SCO's threat to Linux is over

After seven years of SCO lawsuits, the anti-Linux badboy has been sunk by Novell.

Yesterday a US District Court jury decided that Novell, and not SCO, owned Unix’s copyrights.

Without the copyrights, SCO can’t sue anyone for using Linux and the outfit will be consigned to a footnote in history.

It all makes sense, if SCO won it would annoy Linux users with its bogus Linux copyright violation claims.

The irony of all this is that Novell has ended up being the savour of Linux by not giving up and doing a deal with SCO.

Novell is regarded somewhat harshly by the Linux community for doing a deal with Microsoft on Linux patents.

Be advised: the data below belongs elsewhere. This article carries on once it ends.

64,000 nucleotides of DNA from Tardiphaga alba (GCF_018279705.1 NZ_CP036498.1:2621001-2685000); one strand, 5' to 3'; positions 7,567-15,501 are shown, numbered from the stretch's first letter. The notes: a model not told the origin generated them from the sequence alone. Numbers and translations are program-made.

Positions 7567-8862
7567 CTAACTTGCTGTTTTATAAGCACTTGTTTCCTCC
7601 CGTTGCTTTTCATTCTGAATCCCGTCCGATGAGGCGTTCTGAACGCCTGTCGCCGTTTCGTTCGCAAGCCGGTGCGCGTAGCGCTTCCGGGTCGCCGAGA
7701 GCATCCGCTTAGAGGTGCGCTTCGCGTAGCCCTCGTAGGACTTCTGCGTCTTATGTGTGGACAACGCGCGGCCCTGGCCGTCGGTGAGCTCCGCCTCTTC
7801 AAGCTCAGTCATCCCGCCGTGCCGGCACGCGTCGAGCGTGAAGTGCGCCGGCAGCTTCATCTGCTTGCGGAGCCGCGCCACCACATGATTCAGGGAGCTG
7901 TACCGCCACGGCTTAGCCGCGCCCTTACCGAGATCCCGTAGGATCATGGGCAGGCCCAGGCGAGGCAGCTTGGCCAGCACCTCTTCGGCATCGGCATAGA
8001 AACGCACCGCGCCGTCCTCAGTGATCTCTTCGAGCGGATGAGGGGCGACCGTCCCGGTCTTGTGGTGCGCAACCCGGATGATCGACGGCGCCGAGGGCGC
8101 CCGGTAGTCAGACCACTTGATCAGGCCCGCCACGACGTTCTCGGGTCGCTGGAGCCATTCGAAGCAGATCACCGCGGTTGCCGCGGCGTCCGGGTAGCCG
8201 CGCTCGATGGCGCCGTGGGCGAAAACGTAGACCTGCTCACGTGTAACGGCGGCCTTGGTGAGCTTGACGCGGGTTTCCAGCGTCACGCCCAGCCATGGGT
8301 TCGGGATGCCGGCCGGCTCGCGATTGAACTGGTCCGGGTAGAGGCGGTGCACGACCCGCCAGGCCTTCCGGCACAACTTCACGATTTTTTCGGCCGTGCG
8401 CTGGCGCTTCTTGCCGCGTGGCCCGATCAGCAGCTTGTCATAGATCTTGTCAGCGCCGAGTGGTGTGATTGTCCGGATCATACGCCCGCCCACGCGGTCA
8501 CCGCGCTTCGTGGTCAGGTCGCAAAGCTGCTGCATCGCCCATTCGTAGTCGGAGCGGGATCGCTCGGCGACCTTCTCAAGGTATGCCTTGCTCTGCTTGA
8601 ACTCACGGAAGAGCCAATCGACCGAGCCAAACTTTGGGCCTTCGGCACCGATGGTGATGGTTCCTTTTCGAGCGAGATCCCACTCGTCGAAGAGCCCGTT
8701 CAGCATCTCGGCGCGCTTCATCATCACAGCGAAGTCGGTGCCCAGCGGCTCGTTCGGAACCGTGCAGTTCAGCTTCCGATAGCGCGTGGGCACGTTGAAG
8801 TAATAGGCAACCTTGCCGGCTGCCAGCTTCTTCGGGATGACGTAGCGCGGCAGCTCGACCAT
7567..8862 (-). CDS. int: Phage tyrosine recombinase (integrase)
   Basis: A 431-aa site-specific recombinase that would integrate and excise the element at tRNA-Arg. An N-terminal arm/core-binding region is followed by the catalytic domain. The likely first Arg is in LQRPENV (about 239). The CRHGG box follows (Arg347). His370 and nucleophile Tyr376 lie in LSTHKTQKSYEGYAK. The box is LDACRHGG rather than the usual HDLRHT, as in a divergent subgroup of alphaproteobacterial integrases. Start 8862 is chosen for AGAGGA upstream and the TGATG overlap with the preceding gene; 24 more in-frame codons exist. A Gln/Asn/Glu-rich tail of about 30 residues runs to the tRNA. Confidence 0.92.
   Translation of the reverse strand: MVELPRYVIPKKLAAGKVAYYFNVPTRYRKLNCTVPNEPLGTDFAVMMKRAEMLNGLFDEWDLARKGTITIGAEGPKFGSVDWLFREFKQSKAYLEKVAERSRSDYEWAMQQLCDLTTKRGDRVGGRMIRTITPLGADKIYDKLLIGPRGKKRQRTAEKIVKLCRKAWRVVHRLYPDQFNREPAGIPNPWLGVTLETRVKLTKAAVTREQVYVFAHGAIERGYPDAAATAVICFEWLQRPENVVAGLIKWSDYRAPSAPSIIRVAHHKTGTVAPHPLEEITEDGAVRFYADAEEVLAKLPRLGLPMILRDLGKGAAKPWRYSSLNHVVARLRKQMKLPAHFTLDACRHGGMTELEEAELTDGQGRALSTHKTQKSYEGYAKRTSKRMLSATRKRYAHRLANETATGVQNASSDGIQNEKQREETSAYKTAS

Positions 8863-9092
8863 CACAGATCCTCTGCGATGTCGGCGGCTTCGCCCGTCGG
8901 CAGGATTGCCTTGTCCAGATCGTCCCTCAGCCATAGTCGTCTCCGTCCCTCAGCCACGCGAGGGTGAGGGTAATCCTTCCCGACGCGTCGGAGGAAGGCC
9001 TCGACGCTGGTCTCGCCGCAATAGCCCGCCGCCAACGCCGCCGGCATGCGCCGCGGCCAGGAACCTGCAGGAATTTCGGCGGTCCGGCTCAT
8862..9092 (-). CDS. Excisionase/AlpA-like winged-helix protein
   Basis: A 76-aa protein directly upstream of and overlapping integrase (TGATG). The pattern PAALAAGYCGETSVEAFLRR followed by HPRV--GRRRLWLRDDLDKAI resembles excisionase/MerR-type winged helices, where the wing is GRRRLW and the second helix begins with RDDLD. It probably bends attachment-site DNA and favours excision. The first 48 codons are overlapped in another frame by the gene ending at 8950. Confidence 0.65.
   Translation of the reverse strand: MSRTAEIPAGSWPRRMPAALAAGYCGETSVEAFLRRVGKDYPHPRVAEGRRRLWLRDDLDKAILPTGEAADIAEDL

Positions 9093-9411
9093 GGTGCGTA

There are still some parts of the story to be finished.

A trustee for SCO’s bankruptcy filed in Delaware has revealed that SCO will continue its lawsuit against IBM, in which the computer giant is accused of using Unix code to make the Linux operating system a viable competitor.

While SCO cannot claim that Biggish Blue broke its copyright claims it has other claims based on contracts.

We guess this is something to do with SCO’s contract with IBM concerning Project Monterrey, a still-born effort to create a Unix that would run on both Intel and Power processors. However we doubt that will amount to much.